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Office of the Press Secretary

For Immediate Release June 2, 1999


           New U.S. Aircraft Deployments to Operation Allied 
              Force and U.S. Contributions to the Kosovo 
                  International Security Force (KFOR)

In his commencement address to graduates of the United States Air Force Academy today, the President will announce a new deployment of 48 U.S. aircraft to augment Operation Allied Force, and a commitment to contribute approximately 7,000 U.S. troops to an international security force in Kosovo (KFOR). KFOR is being organized by NATO to implement peace in Kosovo, and will number approximately 50,000 troops total. The President's announcements reflect a determination, shared by our allies, to persevere in the air campaign until NATO's objectives are met, while preparing for an international peacekeeping effort in Kosovo.

The deployment of an additional 48 U.S. aircraft is part of the 176-aircraft increase approved by Secretary of Defense William Cohen on May 6, and supports the increased operational requirements identified by NATO's Supreme Allied Commander Europe, General Wesley Clark. They include a squadron of F-16CJs (12 aircraft) and two squadrons of F-15Es (36 aircraft total) from the U.S. Air Force (USAF) Air Combat Command. The deployment of these additional aircraft is taking place this week, and, together with 20 KC-135s from the USAF Air Mobility Command, will bring the total number of U.S. aircraft supporting Operation Allied Force to 769.

The President's commitment to contribute approximately 7,000 U.S. troops to KFOR supports NATO's updated plan for the international security force. KFOR's mission will be to deter renewed hostilities, to establish the security necessary for refugees to return to Kosovo, and to restore confidence for Kosovars of all ethnicities to begin rebuilding their lives. To accomplish these objectives, it is essential that KFOR have NATO at its core, meaning participation by NATO countries, NATO command and control, and rules of engagement set by NATO.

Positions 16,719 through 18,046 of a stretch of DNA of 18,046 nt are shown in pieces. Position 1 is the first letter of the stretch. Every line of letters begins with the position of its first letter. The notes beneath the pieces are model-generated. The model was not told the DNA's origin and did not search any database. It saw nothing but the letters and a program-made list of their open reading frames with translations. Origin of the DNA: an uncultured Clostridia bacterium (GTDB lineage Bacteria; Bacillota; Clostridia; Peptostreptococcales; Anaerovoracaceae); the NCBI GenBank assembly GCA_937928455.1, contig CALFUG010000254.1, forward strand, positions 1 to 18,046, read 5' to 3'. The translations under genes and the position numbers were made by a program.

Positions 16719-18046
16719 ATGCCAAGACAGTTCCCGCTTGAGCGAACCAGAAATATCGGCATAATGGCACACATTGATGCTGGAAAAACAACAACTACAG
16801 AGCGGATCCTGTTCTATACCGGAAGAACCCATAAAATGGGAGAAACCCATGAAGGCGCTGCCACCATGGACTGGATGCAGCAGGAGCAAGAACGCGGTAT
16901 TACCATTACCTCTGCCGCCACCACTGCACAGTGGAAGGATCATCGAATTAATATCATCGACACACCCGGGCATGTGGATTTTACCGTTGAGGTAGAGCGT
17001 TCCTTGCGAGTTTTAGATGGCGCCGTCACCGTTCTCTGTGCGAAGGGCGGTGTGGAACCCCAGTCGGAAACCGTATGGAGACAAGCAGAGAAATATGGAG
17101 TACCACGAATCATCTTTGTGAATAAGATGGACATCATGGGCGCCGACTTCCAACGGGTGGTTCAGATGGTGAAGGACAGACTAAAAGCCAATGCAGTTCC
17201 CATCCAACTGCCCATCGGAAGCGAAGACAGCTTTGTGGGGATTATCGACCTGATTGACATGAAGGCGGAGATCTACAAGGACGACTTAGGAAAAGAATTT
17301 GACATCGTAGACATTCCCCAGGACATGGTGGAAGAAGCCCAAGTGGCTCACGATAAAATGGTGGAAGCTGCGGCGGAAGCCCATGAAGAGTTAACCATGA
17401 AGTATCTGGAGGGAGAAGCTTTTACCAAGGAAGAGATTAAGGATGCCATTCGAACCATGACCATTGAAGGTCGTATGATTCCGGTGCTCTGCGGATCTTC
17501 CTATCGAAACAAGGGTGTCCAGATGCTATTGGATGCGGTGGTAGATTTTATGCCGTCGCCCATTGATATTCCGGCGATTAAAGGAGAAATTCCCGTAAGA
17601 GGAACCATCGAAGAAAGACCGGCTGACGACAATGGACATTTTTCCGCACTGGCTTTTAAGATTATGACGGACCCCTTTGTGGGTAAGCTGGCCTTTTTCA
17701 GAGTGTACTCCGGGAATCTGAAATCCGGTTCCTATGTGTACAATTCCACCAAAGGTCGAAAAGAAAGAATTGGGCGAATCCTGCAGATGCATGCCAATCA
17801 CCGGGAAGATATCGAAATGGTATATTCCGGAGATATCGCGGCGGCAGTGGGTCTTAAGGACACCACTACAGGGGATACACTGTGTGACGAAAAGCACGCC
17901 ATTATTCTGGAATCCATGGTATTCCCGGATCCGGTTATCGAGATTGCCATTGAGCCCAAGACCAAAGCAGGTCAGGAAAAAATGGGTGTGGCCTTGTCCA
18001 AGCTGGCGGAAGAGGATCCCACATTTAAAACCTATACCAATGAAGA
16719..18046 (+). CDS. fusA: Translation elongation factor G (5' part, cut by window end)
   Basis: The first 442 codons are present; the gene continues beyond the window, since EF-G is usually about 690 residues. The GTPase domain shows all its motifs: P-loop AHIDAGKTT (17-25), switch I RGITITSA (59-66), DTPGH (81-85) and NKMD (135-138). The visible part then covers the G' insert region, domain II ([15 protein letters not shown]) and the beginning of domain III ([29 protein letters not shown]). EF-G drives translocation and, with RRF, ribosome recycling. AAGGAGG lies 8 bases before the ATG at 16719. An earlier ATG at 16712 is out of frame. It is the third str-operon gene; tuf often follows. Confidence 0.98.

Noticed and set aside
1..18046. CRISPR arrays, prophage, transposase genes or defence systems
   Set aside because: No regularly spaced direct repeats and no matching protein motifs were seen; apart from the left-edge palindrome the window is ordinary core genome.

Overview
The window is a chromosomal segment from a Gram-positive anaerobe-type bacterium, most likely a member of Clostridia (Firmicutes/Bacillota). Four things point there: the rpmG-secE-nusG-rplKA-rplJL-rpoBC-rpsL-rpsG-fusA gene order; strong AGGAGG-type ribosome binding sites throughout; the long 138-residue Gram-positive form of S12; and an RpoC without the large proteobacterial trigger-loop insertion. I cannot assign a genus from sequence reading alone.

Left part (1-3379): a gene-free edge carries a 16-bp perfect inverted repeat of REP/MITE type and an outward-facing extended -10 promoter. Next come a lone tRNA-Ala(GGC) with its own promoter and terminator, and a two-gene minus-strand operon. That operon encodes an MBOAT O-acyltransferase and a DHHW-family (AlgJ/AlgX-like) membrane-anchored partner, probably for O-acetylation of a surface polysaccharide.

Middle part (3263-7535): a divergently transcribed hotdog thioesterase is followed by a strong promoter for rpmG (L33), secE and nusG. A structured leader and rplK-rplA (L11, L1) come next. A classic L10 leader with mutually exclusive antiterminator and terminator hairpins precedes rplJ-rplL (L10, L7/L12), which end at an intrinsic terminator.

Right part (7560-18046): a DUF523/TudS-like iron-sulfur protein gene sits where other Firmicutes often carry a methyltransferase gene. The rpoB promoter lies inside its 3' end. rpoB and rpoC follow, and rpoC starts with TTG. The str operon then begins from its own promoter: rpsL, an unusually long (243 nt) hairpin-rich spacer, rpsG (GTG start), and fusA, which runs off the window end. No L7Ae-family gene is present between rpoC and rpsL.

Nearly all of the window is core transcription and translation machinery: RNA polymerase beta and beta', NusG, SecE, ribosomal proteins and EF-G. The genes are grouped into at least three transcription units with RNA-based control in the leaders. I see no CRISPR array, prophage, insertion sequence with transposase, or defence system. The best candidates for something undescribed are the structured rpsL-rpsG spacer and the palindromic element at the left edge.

The humanitarian crisis caused by Serbia's ethnic cleansing campaign has prompted NATO to update its planning for KFOR. The required size of the peacekeeping force has been adjusted from 28,000, as anticipated in February, to approximately 50,000. Our NATO allies will provide the vast bulk of the force, and we are also seeking contributions from Russia and other non-NATO countries. The U.S. contribution will comprise approximately 14 percent.

The leading elements of KFOR are already in the region, where they have been helping to provide relief to refugees from Kosovo. This includes a NATO headquarters and 15,000 Allied troops in Macedonia, as well as 2,000 U.S. Marines in a Marine Expeditionary Unit in the Adriatic. These forces already provide an initial capability to move into Kosovo within a few hours once Belgrade accepts NATO's conditions and begins to withdraw its forces.

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